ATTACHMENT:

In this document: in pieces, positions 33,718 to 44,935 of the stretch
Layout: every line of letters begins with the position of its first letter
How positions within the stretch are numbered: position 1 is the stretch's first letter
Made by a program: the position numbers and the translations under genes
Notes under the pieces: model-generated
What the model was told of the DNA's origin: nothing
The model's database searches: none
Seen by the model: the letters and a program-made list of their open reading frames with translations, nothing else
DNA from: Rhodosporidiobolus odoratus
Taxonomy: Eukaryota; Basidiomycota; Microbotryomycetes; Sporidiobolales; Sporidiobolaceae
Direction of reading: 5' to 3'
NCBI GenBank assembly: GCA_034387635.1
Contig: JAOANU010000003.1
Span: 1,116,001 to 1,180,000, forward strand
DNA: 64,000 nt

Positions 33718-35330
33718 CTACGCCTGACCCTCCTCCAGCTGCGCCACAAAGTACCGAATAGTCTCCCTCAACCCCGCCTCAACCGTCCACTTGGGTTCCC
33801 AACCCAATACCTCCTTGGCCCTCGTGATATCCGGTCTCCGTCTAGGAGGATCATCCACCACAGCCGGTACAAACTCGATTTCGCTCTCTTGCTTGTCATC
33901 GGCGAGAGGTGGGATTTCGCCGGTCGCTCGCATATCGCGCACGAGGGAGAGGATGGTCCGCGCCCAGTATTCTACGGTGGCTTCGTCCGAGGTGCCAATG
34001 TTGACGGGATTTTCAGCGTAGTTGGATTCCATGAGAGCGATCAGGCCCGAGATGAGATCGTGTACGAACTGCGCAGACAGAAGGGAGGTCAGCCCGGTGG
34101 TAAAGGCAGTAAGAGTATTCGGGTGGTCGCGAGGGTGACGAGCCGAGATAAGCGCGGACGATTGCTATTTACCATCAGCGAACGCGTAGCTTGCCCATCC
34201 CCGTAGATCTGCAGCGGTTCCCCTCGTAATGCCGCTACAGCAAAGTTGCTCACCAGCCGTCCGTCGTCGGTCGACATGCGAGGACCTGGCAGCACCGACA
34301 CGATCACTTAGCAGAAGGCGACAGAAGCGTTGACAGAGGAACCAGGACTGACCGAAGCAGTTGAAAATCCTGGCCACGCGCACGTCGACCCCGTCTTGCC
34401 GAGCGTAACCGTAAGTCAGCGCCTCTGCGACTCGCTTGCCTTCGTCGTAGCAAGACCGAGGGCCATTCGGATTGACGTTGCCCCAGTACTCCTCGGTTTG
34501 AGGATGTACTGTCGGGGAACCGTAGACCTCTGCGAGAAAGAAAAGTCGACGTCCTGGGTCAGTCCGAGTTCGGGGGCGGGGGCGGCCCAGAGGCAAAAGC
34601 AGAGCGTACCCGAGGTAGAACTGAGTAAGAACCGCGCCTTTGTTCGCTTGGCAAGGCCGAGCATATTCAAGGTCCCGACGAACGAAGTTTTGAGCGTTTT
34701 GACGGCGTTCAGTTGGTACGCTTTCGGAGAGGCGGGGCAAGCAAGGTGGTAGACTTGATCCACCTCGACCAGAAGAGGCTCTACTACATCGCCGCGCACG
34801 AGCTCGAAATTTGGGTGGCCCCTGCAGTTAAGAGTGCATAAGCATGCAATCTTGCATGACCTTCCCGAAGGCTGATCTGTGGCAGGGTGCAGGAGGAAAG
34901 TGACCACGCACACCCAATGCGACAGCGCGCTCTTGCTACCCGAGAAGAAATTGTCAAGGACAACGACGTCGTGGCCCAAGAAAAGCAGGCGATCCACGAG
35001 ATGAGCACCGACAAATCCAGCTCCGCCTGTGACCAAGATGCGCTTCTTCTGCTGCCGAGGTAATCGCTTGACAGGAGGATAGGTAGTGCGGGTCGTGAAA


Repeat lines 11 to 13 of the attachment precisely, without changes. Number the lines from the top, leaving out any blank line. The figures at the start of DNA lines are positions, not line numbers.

Direction of reading: 5' to 3'
NCBI GenBank assembly: GCA_034387635.1
Contig: JAOANU010000003.1